Are You Getting Reimbursed? Dental Insurance for 2011
“If we aren’t reimbursed, we just write it off. We are busy enough that we don’t need the hassle of getting our patients mad and frankly it takes too much of my staff’s time chasing after unpaid claims.” Dr. J. Hadenough
Not every practice can boast that it is busy enough to write off insurance money that is due them. The insurance industry will pay eligible claims, but only if we follow the rules in the insurance billing process. Often training is lacking at the front desk, which allows thousands of dollars to go unpaid annually. Claims that are initially rejected by the insurance company, more times than not, are collectable if follow-up is performed immediately. If the follow-up still does not result in payment, then get the patient involved either with a three-way call to the insurance company or by including a letter from the patient addressed to a specific insurance adjuster (ask for the person’s name who will be reviewing the claim).
The reimbursement process is a sequence of interdependent steps that start with the dentist’s service to the patient. The following is the outline of this important process.
Lack of information that often holds up claim processing is:
The dental record is a legal document, and services rendered should be accurately described and legible on paper or precise in the clinical notes area of the software system you are using. The rules for documentation are clear when it comes to billing to an insurance company. If the service is not documented with the elements necessary to justify the CDT codes, then the work should not be billed to the insurance company. The services rendered need to include the diagnosis and any special circumstances that may have occurred, along with the correct date of the service. For instance, if the patient was seen as an emergency on Saturday and you are posting the service the following Monday, make sure that the date of service is Saturday.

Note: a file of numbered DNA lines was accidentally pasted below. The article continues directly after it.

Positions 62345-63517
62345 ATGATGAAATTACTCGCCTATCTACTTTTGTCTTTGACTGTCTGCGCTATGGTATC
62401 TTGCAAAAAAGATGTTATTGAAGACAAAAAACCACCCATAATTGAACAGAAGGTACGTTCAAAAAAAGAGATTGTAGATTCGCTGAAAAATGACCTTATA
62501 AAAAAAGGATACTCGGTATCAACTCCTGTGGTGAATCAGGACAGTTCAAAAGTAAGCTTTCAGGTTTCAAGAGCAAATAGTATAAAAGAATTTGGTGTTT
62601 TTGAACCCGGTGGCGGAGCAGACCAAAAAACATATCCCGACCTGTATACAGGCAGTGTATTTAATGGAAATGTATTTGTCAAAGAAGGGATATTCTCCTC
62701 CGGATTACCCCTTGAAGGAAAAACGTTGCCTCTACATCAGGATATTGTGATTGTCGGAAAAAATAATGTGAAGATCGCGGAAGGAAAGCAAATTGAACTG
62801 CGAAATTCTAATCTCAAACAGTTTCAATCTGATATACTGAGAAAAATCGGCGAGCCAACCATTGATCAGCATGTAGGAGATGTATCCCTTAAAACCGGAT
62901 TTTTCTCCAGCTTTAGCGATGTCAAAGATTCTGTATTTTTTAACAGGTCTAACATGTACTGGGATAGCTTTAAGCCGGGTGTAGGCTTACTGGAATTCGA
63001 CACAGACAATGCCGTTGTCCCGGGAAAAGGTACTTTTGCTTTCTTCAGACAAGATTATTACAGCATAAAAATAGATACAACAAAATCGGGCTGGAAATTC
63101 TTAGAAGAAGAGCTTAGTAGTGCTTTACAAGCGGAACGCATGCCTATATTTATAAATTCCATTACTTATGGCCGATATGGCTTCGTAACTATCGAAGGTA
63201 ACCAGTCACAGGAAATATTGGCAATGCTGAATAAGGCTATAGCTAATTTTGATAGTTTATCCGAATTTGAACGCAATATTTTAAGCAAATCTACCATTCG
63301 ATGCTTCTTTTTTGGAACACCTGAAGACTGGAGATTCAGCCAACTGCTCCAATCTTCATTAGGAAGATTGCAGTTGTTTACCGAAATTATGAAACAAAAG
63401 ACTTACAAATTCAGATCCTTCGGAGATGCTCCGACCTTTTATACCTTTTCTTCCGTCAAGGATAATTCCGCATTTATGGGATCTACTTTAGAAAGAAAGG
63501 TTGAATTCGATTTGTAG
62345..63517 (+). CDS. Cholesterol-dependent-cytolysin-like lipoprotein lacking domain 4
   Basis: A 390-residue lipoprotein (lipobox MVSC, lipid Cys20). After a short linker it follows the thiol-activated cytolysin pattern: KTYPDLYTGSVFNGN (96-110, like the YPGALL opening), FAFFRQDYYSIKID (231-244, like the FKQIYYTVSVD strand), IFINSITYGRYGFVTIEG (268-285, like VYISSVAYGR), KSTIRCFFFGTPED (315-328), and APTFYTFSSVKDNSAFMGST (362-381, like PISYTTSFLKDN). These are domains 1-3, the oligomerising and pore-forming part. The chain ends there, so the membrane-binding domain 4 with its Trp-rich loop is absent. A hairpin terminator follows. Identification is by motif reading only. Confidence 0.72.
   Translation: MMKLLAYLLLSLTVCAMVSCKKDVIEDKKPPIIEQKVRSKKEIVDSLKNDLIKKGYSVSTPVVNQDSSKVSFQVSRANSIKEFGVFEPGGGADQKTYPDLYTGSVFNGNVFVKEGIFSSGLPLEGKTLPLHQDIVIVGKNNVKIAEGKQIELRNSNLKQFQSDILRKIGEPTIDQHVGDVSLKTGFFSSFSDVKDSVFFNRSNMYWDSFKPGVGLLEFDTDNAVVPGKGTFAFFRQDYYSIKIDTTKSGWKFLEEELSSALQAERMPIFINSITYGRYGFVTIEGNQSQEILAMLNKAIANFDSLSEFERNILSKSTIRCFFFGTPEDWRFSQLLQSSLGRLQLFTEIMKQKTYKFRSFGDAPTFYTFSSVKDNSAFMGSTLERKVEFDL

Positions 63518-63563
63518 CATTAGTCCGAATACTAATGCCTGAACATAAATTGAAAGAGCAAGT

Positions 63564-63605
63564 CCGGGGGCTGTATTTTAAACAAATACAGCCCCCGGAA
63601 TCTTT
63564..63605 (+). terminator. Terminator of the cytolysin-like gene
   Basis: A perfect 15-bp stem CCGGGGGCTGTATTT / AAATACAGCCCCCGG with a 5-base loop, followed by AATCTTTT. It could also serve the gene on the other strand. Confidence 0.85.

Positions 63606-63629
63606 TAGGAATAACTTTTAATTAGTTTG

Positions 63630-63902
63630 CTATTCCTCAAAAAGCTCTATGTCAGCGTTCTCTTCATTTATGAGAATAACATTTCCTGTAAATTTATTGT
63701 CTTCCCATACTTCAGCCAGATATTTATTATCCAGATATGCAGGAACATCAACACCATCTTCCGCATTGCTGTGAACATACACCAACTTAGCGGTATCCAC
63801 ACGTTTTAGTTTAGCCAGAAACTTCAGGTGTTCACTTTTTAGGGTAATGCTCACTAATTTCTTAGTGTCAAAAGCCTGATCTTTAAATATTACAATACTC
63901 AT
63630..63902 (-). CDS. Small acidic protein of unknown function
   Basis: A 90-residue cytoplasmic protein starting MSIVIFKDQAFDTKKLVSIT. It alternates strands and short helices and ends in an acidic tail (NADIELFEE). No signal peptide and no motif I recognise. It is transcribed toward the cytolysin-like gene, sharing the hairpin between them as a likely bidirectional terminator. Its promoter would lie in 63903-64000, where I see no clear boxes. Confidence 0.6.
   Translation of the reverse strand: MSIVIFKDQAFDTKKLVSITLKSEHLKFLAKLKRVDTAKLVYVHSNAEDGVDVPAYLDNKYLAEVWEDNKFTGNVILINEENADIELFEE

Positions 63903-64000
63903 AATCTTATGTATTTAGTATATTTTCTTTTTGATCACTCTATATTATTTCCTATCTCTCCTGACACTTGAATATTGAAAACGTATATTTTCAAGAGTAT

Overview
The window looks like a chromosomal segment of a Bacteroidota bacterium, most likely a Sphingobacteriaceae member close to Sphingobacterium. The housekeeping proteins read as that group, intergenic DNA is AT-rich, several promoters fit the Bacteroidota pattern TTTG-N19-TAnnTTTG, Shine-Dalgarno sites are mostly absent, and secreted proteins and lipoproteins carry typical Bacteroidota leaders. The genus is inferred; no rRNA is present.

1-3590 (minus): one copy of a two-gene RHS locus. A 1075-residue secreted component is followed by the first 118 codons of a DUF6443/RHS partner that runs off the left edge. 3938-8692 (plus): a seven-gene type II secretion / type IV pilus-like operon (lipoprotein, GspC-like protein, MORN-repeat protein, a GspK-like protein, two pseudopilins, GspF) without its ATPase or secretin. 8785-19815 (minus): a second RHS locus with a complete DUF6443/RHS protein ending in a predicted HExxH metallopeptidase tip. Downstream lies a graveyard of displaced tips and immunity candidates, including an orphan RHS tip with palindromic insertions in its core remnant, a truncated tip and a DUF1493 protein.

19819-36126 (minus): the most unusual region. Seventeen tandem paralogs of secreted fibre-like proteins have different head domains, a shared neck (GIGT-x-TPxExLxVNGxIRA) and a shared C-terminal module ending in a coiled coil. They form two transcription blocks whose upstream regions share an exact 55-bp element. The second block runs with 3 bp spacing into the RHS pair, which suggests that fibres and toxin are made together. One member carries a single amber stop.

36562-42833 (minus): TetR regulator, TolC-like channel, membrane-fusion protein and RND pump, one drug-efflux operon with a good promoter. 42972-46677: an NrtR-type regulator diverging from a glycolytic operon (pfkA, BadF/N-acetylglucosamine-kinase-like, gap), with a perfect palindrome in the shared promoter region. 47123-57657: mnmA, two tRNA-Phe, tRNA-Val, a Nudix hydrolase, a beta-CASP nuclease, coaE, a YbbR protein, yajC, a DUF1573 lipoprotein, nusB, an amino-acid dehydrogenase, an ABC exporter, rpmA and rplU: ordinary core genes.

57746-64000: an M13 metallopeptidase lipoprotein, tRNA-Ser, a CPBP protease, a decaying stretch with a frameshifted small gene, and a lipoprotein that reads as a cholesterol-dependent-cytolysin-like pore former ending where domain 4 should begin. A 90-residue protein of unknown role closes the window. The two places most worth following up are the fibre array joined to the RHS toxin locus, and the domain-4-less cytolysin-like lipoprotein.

Often, it takes an experienced or trained billing coder to catch and correct claims so that they are paid. One claim was rejected because a crown was performed on a 3rd molar. The insurance company did not pay for restorations on 3rd molars, because they are usually extracted or out of alignment. However, when the insurance coordinator resent the claim, she included x-rays showing that the 3rd molar in question was in occlusion and a narrative explaining that the tooth had excellent bone and was a necessary tooth for the patient to chew food. The claim was paid at the contractual rate of 50% of the UCR fee.
Dental insurance benefits are an excellent source of cash flow, with very few problems associated with reimbursement if you provide the information necessary to expedite the claim. Need training to improve your reimbursement rates and increase cash flow in your practice? Sign up for a training course through McKenzie Management and we will give you the tools to succeed.
McKenzie Newsletter Information:
To unsubscribe: To discontinue receiving the Sally McKenzie eManagment newsletter,
click on the link at the very bottom of this page for instant removal,
To report technical problems with this newsletter or to request technical help,
please send a descriptive email to: firstname.lastname@example.org
To request services, products or general inquires about The McKenzie Company activities
please send a descriptive email to: email@example.com
If you would like to have any of your dental practice concerns answered personally by Sally McKenzie,
please send a descriptive email to her at: firstname.lastname@example.org
Copyrights 1980-Present The McKenzie Company - All Rights Reserved.